UKIP's new focus on tackling extremism

Paul Nuttall, centre, with MEP Patrick O'Flynn and deputy leader Peter Whittle Image copyright Getty Images
Image caption UKIP's manifesto launch came as some low-key campaigning by other parties restarts after the Manchester attack.

The election is back. But the events in Manchester have changed the canvas for now.

Nowhere more so than at UKIP's manifesto launch on Thursday where UKIP's leader, Paul Nuttall, and Suzanne Evans, who prepared the party's programme, both slammed Theresa May's record as home secretary, suggesting she and other politicians bear some of the responsibility for the attack, by creating circumstances where they claim, extremism has been allowed to flourish.

In blunt terms, Mr Nuttall said "lighting candles is not enough" - vowing that UKIP would introduce thousands of new military personnel, police and border guards.

When asked by journalists if he was trying to exploit current events, he denied it. Party members even heckled and jeered journalists for asking them the question.

But if you turn down the noise and smooth off the sharpness of the language, what is the point that UKIP is really trying to make?

Since the EU referendum, UKIP's support has been melting away. Their performance at the local elections was dire. There's been internal chaos since former leader Nigel Farage stood down.

And Mr Nuttall's performance in the Stoke by-election suggested their supporters would be waiting a long time for any kind of political breakthrough.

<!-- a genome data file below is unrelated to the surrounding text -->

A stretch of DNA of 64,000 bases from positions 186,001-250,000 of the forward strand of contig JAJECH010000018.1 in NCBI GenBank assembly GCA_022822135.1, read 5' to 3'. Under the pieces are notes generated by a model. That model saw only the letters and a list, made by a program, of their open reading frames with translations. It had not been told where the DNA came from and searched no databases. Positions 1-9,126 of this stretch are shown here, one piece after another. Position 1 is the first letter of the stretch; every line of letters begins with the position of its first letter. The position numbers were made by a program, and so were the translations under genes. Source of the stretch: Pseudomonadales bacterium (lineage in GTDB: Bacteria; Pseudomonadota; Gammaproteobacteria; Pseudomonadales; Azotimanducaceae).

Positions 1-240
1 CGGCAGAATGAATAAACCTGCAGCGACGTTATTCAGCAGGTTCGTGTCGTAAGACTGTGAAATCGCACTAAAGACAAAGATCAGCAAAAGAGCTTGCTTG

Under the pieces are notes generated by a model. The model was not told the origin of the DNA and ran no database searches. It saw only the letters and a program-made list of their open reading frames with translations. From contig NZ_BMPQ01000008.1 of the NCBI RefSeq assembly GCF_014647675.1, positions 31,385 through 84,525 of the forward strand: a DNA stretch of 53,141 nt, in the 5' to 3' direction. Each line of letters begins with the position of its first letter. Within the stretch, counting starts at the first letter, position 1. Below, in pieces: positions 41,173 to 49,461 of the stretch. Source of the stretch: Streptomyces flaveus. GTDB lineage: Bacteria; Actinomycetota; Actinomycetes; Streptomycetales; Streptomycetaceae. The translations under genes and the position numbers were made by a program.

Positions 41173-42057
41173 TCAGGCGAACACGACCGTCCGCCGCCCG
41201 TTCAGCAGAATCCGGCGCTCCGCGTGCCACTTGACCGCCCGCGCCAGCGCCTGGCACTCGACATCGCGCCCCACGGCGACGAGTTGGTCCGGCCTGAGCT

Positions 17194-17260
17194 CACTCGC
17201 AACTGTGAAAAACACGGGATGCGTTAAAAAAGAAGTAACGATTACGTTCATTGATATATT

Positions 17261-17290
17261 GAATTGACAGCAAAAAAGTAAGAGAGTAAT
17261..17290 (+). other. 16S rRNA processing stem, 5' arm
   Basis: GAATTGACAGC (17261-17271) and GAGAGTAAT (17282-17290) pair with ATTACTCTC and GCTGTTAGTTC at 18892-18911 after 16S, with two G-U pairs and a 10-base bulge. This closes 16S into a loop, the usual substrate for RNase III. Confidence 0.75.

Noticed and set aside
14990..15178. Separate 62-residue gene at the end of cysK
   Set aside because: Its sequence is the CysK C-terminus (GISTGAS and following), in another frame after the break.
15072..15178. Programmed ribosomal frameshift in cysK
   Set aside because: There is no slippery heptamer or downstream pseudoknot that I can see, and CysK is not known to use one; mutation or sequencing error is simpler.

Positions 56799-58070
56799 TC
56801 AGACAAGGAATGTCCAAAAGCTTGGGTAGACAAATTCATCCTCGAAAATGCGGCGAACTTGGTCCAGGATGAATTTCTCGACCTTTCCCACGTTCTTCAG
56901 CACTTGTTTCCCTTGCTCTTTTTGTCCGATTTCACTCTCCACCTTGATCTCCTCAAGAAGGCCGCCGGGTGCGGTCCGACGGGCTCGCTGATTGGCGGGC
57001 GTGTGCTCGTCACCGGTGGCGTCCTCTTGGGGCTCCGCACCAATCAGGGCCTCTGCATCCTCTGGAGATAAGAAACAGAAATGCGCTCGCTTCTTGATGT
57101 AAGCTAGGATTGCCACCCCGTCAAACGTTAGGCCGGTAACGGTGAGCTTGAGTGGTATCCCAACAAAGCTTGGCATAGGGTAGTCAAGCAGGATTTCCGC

But this morning, perhaps, we saw UKIP find its new focus.

The leader said this morning that, from the moment he took over, he had wanted to make integration and tackling Islamic extremism some of his priorities. But it's clear that the Manchester attacks have focused UKIP minds.

The party is proud of its status as a party on the edge, the outliers who are willing to say the unsayable, not to be afraid of causing offence.

And they believe that sharp approach has, in the end, shifted the political consensus and public opinion.

Starting with hardening attitudes to immigration, then hardening attitudes to the EU, they hope now their toughened-up stance on extremism can do the same.

In the search for relevance they may hope they have found a new argument to make. But many voters might find the party's behaviour this morning inappropriate and out of touch.

If people are turned off and no longer are willing to listen to UKIP, it may not matter much what they say.